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Statcounter plugin for Docusaurus

· 5 min read
Simon Porritt

jsPlumb uses Statcounter to keep track of what pages in the documentation people are looking at. Recently, at the tail end of the work to migrate to Typescript and release version 5.x of the Community and Toolkit editions, we started using Docusaurus, a super handy static site generator that not only runs on React but has React baked right into it, allowing us to easily embed working demonstrations throughout our docs, or to embed snippets from the api documentation directly into the main documentation via React components. It's a really handy tool, and if you're looking for a static site generator I recommend giving it a look.


When I say "Docusaurus" in this post I am talking about v2. I've not used v1.

This is not a post about how great Docusaurus is, though. This is a quick post about a Statcounter plugin I wrote while working on the jsPlumb API documentation. Docusaurus ships with a plugin for Google Analytics, allowing to quickly add support for GA to all the pages on your site, but jsPlumb doesn't use Google Analytics. Statcounter's interface has a pleasing directness to it and gives us all the information we need. A quick look around the internets came up blank on existing Docusaurus/Statcounter integrations, so I wrote a plugin.


npm i @jsplumb/docusaurus-plugin-statcounter


First you have to add the plugin to the list of plugins in docusaurus.config.js:


Then you need to configure the plugin via a statCounter block in the themeConfig of your docusaurus.config.js. It takes two arguments, both required:

themeConfig: {
projectId: "2222222",
securityCode: "2222222"

projectId and securityCode are available in the Statcounter console for the project you wish to target.


This is the first plugin I've written for Docusaurus and it doesn't have the most complex requirements, but I was quite impressed with the plugin mechanism. Let's start with the package.json:

"main": "src/index.js",
"name": "@jsplumb/docusaurus-plugin-statcounter",
"version": "1.0.0"

We deliver a basic package with a single entry point.


Let's take a look at the first few lines of index.js:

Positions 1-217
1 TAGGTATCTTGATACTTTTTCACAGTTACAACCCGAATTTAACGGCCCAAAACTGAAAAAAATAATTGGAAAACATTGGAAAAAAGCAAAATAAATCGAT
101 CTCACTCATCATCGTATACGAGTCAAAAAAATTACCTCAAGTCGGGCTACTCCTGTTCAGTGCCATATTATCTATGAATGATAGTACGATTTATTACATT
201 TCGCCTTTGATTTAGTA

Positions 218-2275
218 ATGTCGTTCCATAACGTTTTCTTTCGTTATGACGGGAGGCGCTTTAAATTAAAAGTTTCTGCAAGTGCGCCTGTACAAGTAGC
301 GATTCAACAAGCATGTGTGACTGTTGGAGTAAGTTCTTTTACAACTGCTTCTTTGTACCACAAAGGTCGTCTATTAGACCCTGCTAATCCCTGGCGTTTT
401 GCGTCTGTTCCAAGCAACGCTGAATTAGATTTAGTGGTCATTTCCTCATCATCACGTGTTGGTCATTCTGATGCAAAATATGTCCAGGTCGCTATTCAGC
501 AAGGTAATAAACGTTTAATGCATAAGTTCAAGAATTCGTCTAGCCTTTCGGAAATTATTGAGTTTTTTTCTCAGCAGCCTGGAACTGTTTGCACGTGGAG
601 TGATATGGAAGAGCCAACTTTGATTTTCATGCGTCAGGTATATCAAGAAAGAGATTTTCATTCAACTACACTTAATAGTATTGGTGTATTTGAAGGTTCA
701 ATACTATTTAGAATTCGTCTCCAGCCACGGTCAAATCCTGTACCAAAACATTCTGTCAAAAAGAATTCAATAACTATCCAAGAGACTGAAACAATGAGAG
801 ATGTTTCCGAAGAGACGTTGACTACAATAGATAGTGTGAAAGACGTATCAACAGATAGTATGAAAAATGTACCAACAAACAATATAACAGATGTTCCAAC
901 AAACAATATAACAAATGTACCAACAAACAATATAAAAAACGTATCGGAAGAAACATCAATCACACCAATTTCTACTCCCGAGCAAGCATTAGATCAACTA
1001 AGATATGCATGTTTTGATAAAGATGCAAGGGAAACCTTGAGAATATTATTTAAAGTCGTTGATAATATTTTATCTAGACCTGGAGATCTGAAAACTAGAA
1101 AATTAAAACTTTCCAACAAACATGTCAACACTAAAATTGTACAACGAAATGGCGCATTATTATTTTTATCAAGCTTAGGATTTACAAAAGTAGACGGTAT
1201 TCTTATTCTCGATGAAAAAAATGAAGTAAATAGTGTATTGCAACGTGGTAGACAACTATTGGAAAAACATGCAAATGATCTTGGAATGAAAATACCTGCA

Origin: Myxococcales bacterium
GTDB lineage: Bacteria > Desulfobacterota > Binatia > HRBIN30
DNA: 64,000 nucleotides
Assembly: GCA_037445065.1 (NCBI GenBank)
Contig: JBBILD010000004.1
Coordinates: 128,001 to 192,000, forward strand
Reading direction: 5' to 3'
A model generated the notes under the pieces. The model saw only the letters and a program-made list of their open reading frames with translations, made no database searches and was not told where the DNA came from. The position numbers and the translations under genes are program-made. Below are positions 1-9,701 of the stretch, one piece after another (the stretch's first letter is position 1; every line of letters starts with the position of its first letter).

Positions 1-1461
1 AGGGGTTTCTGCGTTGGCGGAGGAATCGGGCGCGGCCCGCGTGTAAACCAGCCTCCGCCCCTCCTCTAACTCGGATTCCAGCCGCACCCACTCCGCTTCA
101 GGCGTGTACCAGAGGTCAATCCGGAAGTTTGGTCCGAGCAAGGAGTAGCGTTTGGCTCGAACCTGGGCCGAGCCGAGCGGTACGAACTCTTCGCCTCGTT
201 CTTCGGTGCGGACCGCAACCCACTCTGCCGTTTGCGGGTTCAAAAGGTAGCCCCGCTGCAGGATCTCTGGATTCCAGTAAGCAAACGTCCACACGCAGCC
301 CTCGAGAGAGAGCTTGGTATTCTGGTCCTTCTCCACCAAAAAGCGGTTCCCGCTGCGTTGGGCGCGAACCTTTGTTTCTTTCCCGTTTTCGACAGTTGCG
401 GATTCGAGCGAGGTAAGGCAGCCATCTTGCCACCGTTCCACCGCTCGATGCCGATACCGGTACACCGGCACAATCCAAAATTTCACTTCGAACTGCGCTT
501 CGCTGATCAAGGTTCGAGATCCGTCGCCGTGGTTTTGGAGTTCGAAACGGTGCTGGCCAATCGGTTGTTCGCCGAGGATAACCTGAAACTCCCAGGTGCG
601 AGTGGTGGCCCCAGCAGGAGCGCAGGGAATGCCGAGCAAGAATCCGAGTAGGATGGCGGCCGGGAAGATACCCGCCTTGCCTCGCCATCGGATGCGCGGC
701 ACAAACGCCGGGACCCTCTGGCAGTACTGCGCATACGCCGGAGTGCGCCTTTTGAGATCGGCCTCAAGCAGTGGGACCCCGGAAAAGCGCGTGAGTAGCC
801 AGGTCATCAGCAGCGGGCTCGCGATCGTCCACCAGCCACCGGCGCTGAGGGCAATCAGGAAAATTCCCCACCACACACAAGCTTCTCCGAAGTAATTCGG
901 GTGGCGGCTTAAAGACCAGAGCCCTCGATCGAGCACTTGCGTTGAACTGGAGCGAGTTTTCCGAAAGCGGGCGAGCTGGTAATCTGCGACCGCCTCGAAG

const path = require('path');

module.exports = function (context) {

const {siteConfig} = context;
const {themeConfig} = siteConfig;
const {statCounter} = themeConfig || {};


Our module exports a single function that takes a context object, inside of which we can extract the siteConfig, and, from that, the themeConfig, which contains our statCounter settings.

Once we have our statCounter object, we extract the things we need from it, and complain about stuff that is missing:

const {projectId, securityCode} = statCounter;

if (!projectId) {
throw new Error(`The statcounter plugin requires a "projectId" to be set`)

if (!securityCode) {
throw new Error(`The statcounter plugin requires a "securityCode" to be set`)

Linking with Statcounter

Statcounter works by importing a JS file in your document's head, after setting a couple of global variables. Docusaurus makes this very easy for us - all we have to do is declare an injectHtmlTags() method in our plugin:

return {
name: 'docusaurus-plugin-statcounter',

getClientModules() {
return [path.resolve(__dirname, './statcounter')]

injectHtmlTags() {

return {
innerHTML: `
var sc_project="${projectId}";
var sc_invisible=1;
var sc_security="${securityCode}";

We inject two tags into the head: first we inject a script element and provide its innerHTML - this sets up the global variables. Next, we inject another script, but this time we set its src attribute, so it loads the JS from Statcounter's site. Documentation for injectHtmlTags(..) can be found here.

Tracking page changes

Given that Docusaurus is an SPA, pages get swapped in and out without new page loads, and Statcounter would be oblivious, were we not to advise it. Fortunately this was also straightforward. Note this block in our plugin's code:

getClientModules() {
return [path.resolve(__dirname, './statcounter')]

This instructs Docusaurus to load the module found in ./statcounter.js. The source code for that file looks like this:

import ExecutionEnvironment from '@docusaurus/ExecutionEnvironment';

export default (function () {
if (!ExecutionEnvironment.canUseDOM) {
return null;

return {
onRouteUpdate({location}) {

This module hooks into onRouteUpdate, which I think is perhaps undocumented (for inspiration on this bit I used the Google Analytics plugin).

When a route update event occurs, we call _statcounter.record_pageview(). _statcounter is an object in the global space that was added by Statcounter's JS.


That's the whole plugin - perhaps 80 lines of code. Very straightforward - it took me about half an hour to write and deploy. Injecting HTML tags is not the only thing you can do with a Docusaurus plugin, though. Take a look through the lifecycle APIs to get a feel for what's possible.

If you want to follow up on this, the source is on Github at

Get in touch!

If you'd like to discuss any of the ideas/concepts in this article we'd love to hear from you - drop us a line at

Not a user of the jsPlumb Toolkit but thinking of checking it out? Head over to It's a good time to get started with jsPlumb.